This article is about food safety and food adulteration in urban India. Situated at the relational interface of foods and their contaminants, it considers ways of thinking and acting at the porous boundaries between bodies and environments. The article details how people attempt to detect where food and its adulteration begins and ends, through ethnographic reflection on several events of adulteration in Mumbai and a context of changing food safety policies in India. The article develops the concept of reliability as a lens onto food politics different than one delimited strictly in terms of consumerism. Reliability refracts the politics of difference at work in times of toxic food environments, in contemporary India and elsewhere, wherein tensions between poison and nourishment take on renewed charges. This framework recasts a choice-focused approach to thinking about food safety by centralizing how living with harm – rather than ridding the world of it, element by element – is what is at stake.
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These are terms in Hindi that are ubiquitous in both official and everyday speech in Mumbai, where the city’s Hindi dialect derives vocabulary from Hindi, Urdu and Marathi, among other languages. The community in which I conducted research primarily speaks Marathi, Hindi and English.
I did not have the opportunity to speak with milk sellers themselves, but Alter (2000b) offers insights into milk adulteration from their point of view. Alter’s ethnography is based on the life of a milkman named Dil Das, whom Alter knew since his own childhood spent in the North Indian hill town of Mussorie. Alter devotes an entire chapter of the book, entitled “Dairying”, to Dil Das’s stories about life as a dudhwala (milkman). Milk adulteration and the milk economy more broadly represent what he calls “the gastropolitics of postcolonial India”: “In coming to represent health and wealth among those who consume it, milk, for those who produce and sell it, has become a fluid channel through which resources are being drained away”, he writes (p. 111). Alter’s analysis of milk adulteration, told from the perspective of Dil Das and other milkmen, brings to light the instability of local, regional, and national milk economies. Milk adulteration is one way in which farmers and local milkmen brace themselves against the contingencies of price fluctuations and the loss of labor-contributing family members to life events such as marriage and illness.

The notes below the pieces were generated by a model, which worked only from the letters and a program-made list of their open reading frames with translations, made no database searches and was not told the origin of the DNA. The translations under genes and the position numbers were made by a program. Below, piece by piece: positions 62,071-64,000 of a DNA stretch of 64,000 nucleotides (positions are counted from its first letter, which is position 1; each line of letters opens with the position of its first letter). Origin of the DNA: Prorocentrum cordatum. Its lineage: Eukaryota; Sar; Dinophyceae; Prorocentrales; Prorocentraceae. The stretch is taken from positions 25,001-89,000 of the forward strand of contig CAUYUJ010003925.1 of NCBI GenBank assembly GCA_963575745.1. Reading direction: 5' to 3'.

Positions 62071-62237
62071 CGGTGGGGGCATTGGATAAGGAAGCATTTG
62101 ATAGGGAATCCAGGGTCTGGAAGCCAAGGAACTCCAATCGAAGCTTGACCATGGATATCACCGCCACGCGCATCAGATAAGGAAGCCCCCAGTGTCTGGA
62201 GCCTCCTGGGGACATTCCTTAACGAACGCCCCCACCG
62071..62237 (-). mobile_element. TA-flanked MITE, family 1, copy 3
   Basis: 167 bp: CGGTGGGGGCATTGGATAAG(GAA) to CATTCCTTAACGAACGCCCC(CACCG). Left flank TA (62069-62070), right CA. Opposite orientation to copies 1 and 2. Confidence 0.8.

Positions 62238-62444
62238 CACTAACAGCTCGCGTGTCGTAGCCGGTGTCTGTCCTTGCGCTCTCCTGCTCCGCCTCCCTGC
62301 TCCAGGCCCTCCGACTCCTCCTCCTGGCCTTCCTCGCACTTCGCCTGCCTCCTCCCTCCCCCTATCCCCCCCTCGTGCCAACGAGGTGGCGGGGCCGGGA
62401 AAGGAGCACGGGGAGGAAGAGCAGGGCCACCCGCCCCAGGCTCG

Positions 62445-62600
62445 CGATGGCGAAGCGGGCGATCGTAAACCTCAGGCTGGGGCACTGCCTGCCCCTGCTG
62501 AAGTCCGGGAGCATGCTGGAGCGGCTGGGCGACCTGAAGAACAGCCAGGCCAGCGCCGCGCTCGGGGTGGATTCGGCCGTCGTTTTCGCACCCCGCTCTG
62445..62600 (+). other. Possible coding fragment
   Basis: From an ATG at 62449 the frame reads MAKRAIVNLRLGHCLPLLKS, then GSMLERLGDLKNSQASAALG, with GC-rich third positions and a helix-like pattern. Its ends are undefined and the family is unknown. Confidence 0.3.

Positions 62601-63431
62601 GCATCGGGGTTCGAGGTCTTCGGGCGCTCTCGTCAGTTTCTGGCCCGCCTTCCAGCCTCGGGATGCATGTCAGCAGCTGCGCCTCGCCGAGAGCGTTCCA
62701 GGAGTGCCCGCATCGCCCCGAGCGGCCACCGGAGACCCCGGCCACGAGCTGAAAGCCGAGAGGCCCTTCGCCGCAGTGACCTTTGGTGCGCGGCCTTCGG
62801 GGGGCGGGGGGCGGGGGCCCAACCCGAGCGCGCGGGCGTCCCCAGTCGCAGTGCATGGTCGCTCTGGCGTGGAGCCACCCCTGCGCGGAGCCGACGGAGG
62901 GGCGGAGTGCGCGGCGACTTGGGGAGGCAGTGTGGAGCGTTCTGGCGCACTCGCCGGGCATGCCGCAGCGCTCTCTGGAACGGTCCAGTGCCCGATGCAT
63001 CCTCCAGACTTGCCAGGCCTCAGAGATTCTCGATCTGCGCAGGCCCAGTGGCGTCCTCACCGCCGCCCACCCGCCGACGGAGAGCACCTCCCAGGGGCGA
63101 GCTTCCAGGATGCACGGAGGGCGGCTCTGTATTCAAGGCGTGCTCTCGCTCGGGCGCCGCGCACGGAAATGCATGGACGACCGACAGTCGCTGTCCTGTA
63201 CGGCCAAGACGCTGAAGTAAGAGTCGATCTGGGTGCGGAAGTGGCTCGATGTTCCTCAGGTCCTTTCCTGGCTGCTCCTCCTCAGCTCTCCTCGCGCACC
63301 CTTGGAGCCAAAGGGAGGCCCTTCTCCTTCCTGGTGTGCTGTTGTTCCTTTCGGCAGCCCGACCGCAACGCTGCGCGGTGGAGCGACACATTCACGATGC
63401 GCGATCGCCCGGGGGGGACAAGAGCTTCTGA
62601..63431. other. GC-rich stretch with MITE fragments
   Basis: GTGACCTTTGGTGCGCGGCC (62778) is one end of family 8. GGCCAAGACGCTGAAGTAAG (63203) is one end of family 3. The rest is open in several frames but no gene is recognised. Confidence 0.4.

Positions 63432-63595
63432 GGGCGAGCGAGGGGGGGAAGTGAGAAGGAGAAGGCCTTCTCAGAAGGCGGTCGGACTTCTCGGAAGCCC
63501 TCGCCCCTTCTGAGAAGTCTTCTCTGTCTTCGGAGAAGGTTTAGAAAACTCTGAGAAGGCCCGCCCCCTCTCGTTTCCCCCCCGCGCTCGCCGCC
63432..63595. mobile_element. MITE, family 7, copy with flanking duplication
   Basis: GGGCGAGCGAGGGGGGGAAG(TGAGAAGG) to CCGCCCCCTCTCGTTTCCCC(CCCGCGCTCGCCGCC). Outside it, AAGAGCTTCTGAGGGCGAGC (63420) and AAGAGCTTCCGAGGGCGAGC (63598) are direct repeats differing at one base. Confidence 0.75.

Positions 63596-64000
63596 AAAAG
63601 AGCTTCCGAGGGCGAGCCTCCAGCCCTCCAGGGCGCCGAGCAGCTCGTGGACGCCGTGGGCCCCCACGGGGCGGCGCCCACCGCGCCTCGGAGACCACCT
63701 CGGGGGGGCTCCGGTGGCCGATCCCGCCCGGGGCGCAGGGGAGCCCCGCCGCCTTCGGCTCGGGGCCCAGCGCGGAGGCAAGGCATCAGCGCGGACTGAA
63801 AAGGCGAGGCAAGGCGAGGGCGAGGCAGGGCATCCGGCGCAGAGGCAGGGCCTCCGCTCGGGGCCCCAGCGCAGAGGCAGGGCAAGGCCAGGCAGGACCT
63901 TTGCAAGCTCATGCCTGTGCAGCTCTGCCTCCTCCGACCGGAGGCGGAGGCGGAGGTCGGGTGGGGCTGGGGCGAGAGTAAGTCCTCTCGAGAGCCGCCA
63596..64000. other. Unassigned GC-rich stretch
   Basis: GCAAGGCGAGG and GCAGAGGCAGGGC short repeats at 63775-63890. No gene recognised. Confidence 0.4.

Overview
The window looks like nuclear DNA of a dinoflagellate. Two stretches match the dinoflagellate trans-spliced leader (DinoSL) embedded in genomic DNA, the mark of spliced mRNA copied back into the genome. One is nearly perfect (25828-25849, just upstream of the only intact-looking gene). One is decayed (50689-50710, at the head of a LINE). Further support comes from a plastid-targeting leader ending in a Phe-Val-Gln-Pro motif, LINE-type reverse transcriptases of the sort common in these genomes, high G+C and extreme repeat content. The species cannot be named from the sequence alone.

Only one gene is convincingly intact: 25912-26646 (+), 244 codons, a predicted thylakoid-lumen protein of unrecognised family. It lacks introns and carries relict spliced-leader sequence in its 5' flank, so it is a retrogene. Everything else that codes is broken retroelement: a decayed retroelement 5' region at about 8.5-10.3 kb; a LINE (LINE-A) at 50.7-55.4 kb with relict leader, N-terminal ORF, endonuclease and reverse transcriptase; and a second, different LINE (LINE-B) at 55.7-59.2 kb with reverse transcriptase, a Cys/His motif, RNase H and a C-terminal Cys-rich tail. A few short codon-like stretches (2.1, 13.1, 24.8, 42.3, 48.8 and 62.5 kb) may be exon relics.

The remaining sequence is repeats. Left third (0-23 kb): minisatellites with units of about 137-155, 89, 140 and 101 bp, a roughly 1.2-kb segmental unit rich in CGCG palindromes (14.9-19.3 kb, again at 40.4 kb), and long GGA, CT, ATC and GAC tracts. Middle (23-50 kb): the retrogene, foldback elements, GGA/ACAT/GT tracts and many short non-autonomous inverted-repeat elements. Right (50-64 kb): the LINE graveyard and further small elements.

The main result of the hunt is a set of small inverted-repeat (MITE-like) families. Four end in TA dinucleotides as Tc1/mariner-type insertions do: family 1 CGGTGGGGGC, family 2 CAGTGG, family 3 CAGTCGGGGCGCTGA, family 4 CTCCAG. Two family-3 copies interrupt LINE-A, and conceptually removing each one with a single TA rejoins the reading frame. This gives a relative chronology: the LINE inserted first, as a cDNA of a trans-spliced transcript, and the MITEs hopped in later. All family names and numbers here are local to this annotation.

This has been an abiding anthropological concern marked by the work of Douglas (1991), and in the Indian case, by Marriott (1968). These works show how alignments of purity and impurity around food are locally and historically contingent. For example, in the United States, food contamination was a regular occurrence and sparked concerns about the industrialization of the food system (see Cronon, 1991).
Here one can see the overlaps between food and drug, a topic that Ecks (2014) takes up in detail.
On the concept of meshwork as a frame of materiality, see Ingold (2011).
See Rademacher and Sivaramakrishnan (2013) on questions of urban ecologies in India.
Also relevant to the discussion of plastics is the fact that Barad raises the issue of “transparency” in her analysis of how things are “substances-in-becoming”, a notion Ingold (2012) mobilizes as well in his treatment of materials and materiality.
When I use the term “bodies in Mumbai”, I am referring to bodies with a visceral, vernacular history of unreliable substances absorbed and expressed. I describe the insults, absences, and refusals around food and plastic in order to show that plastic does different work in different places, and that different places make plastic’s work differentially possible because the bodies in question are not universally malleable (Roberts, 2012).